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NCJ Number: 92544 Find in a Library
Title: Distributive Justice - Majority Opinion Assignments in the Burger Court
Journal: Judicature  Volume:67  Issue:6  Dated:(December-January 1984)  Pages:299-304
Author(s): H J Spaeth
Date Published: 1984
Page Count: 6
Format: Article
Language: English
Country: United States of America
Annotation: Although U.S. Supreme Court Chief Justice Burger has been widely criticized for his assignment practices in opinion writing, an examination of his record reveals equality unmatched by any of his predecessors.
Abstract: An examination of assigned opinions in each of the 12 terms from 1969 through 1980 reveals a remarkably equal distribution of assigned opinions in each of the terms. Treating the terms as a whole, each justice wrote an average of 14.21 opinions per term with a standard deviation of only 1.50. This remarkable record of distributive equality becomes even more impressive when compared with the records of previous chief justices. It is possible, however, to distribute opinions equally while assigning the 'important' cases preferentially. An analysis of assignments does indicate that Burger prefers that the 'liberal' justices not write the opinion in the Court's important cases; however, all chief justices have pursued the policy of preference for ideologically compatible assignees. Using the coefficient of relative variation (CRV), which standardizes a series of standard deviations based on means of varying size, Burger's overall CRV of .47 in the important cases compares favorably with those of Stone, Vinson, and Warren (.40, .55, and .44 respectively) and is about half those of Taft and Hughes. Tabular data and 39 footnotes are provided.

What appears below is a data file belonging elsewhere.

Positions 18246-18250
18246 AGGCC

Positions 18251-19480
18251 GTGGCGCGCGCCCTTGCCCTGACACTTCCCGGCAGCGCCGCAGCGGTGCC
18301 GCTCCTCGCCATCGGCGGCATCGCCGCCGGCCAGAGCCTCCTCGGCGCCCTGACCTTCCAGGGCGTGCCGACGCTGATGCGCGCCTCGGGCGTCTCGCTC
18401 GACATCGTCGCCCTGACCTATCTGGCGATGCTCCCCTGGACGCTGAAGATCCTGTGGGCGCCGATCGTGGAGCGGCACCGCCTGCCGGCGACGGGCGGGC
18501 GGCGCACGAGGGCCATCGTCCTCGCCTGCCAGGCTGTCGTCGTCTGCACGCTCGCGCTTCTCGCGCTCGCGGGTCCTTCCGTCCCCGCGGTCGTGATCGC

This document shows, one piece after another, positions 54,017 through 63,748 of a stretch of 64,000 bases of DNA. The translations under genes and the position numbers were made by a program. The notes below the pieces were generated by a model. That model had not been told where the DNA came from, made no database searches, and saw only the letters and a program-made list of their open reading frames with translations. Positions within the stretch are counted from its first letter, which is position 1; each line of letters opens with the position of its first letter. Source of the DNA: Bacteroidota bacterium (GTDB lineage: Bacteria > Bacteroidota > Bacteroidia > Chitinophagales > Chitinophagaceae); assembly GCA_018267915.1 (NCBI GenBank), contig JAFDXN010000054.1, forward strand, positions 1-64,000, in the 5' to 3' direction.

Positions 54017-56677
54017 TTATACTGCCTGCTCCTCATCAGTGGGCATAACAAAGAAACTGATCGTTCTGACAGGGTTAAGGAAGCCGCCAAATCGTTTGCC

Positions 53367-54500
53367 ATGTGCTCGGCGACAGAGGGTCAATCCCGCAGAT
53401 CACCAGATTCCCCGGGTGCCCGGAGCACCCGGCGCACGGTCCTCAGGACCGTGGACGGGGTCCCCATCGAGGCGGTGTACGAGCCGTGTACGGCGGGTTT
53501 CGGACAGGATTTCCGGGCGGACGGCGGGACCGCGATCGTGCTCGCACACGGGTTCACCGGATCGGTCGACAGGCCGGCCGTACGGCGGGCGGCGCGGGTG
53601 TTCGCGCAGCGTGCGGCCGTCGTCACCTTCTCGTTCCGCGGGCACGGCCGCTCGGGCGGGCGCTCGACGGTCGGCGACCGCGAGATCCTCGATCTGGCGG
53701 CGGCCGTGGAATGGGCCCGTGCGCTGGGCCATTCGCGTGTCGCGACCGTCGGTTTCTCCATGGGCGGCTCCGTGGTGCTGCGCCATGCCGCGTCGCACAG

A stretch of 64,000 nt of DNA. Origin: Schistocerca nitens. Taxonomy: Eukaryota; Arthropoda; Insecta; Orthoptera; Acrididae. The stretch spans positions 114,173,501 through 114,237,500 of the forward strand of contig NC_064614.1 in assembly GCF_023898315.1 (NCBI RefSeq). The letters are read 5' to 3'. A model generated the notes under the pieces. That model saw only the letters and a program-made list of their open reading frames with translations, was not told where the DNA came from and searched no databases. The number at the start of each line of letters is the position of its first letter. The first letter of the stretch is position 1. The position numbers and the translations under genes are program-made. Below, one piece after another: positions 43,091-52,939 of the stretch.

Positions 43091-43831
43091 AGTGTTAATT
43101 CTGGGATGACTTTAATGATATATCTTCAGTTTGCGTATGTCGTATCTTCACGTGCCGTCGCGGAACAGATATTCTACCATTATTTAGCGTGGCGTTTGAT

Index Term(s): US Supreme Court decisions
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